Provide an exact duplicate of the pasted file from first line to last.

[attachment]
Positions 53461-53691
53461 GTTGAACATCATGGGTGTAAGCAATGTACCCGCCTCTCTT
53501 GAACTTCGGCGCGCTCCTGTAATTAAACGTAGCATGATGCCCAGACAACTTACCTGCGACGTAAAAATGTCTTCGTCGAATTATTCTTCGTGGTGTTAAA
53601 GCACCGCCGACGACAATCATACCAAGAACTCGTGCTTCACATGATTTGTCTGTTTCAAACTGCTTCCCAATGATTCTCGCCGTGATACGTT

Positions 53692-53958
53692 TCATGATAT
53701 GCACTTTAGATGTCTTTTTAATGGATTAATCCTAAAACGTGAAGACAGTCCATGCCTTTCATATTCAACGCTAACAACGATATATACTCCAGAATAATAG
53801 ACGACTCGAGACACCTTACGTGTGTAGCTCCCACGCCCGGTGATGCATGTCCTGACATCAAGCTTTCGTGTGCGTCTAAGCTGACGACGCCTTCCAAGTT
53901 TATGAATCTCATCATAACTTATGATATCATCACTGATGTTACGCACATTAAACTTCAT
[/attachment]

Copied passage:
Positions 53461-53691
53461 GTTGAACATCATGGGTGTAAGCAATGTACCCGCCTCTCTT
53501 GAACTTCGGCGCGCTCCTGTAATTAAACGTAGCATGATGCCCAGACAACTTACCTGCGACGTAAAAATGTCTTCGTCGAATTATTCTTCGTGGTGTTAAA
53601 GCACCGCCGACGACAATCATACCAAGAACTCGTGCTTCACATGATTTGTCTGTTTCAAACTGCTTCCCAATGATTCTCGCCGTGATACGTT

Positions 53692-53958
53692 TCATGATAT
53701 GCACTTTAGATGTCTTTTTAATGGATTAATCCTAAAACGTGAAGACAGTCCATGCCTTTCATATTCAACGCTAACAACGATATATACTCCAGAATAATAG
53801 ACGACTCGAGACACCTTACGTGTGTAGCTCCCACGCCCGGTGATGCATGTCCTGACATCAAGCTTTCGTGTGCGTCTAAGCTGACGACGCCTTCCAAGTT
53901 TATGAATCTCATCATAACTTATGATATCATCACTGATGTTACGCACATTAAACTTCAT